On Thursday, the Federal Circuit Court of Appeals issued a mandate in the case brought by Stephen Thaler challenging the notion that inventions generated by artificial intelligence (AI) are unpatentable. The mandate will resolve the case in favor of the United States Patent and Trademark Office (PTO) unless Thaler chooses to appeal to the Supreme Court.
Thaler argued that his AI system, “Device for the Autonomous Bootstrapping of Case Unified Science,” or “DABUS,” a collection of source code and a software program, was the inventor of two patents, but the PTO disagreed, finding the patent applications as incomplete because they did not list a human as the inventor.
The PTO then denied Thaler’s administrative appeal and the Eastern District of Virginia affirmed in a summary judgment opinion. In August, the Federal Circuit ruled against Thaler, defining “individual” to mean “human being” with regard to patent invention. Though the Patent Act does not define the term, the panel said its definition was backed by legal precedent and common usage.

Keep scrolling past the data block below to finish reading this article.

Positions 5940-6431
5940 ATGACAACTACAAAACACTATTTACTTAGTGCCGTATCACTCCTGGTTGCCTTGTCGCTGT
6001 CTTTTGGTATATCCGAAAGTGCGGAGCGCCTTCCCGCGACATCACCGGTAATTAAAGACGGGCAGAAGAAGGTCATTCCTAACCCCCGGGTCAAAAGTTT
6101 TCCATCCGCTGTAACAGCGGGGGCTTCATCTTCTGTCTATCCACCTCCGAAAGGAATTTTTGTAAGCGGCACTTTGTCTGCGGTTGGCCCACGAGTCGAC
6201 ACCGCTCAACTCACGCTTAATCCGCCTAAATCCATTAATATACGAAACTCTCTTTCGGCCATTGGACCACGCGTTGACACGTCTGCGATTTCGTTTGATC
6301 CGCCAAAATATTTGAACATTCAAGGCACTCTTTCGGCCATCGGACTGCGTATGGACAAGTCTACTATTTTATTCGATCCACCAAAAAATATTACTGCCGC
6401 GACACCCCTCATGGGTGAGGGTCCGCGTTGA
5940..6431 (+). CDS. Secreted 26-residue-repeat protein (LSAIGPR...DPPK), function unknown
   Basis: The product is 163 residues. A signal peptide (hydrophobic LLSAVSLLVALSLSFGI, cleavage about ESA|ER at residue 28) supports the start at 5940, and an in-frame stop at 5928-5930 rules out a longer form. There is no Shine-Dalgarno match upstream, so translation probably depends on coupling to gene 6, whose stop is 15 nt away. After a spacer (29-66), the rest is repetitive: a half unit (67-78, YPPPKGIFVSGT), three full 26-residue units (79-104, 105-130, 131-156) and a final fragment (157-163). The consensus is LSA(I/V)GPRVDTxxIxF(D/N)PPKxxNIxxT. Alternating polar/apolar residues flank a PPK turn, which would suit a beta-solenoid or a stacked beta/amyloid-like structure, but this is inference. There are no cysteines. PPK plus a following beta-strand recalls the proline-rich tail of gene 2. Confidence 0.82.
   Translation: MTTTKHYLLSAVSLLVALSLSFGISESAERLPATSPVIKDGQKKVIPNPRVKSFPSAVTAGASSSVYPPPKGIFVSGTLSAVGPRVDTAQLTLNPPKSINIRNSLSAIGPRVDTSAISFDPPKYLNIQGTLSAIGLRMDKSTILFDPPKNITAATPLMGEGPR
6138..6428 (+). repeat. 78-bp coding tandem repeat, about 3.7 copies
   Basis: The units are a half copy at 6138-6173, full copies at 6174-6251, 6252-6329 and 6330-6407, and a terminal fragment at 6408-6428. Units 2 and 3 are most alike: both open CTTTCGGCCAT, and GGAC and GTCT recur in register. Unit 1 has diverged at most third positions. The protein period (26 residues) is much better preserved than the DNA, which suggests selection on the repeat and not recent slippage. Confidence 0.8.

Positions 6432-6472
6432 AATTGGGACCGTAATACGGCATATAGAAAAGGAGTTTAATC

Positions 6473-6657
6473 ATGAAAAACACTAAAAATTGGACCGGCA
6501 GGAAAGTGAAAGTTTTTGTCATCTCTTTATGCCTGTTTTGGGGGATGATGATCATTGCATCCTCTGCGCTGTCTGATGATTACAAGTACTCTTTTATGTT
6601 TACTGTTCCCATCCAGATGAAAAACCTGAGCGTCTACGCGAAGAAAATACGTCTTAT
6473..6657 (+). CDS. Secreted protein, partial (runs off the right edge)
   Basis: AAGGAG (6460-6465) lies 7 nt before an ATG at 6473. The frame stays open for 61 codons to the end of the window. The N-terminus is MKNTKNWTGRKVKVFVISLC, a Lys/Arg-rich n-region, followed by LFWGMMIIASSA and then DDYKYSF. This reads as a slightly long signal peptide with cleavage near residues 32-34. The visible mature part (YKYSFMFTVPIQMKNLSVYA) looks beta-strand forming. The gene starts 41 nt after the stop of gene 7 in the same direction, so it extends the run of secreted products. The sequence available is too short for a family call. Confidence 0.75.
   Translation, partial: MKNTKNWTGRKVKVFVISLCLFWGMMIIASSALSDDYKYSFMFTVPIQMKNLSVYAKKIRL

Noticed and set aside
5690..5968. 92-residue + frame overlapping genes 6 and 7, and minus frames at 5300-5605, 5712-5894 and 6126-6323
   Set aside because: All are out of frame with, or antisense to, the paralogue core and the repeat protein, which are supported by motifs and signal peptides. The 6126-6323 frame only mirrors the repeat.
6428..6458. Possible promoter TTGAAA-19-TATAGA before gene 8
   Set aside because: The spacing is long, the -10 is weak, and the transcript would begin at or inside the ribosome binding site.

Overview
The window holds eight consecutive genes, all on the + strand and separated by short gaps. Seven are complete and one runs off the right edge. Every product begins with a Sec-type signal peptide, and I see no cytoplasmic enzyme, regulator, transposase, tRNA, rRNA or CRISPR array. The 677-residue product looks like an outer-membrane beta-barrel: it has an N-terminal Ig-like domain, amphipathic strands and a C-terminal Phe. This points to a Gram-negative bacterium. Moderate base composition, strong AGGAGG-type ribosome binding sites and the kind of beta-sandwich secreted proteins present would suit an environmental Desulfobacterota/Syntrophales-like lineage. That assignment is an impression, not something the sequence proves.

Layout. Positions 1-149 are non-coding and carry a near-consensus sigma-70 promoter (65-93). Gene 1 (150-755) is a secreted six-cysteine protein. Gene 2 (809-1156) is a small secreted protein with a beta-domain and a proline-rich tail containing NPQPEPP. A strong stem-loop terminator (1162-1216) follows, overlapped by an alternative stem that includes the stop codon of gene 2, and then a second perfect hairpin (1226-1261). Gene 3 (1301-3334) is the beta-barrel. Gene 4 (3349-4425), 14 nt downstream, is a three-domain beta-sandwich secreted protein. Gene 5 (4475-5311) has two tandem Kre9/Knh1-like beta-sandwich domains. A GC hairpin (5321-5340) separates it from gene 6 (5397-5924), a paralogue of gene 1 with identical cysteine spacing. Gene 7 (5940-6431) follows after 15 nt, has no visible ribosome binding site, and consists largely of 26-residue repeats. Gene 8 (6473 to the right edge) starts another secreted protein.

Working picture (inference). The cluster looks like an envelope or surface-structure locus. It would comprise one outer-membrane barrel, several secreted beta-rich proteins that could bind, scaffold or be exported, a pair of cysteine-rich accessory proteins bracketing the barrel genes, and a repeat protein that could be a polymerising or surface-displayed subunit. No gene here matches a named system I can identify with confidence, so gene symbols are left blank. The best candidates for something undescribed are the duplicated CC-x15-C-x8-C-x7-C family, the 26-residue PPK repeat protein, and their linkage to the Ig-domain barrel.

In September, Thaler sought rehearing. The motion argued that the panel’s decision was incorrect for a number of reasons, including that the dictionary definitions relied upon by the Federal Circuit actually include AI.
The filing also said that the opinion disregards several critical Supreme Court cases as well as the explicit language of the statute. Lastly, Thaler averred that the decision “goes against the purpose of the Patent Act to incentivize innovation, encourage disclosure of trade secrets, and promote commercialization of inventions.”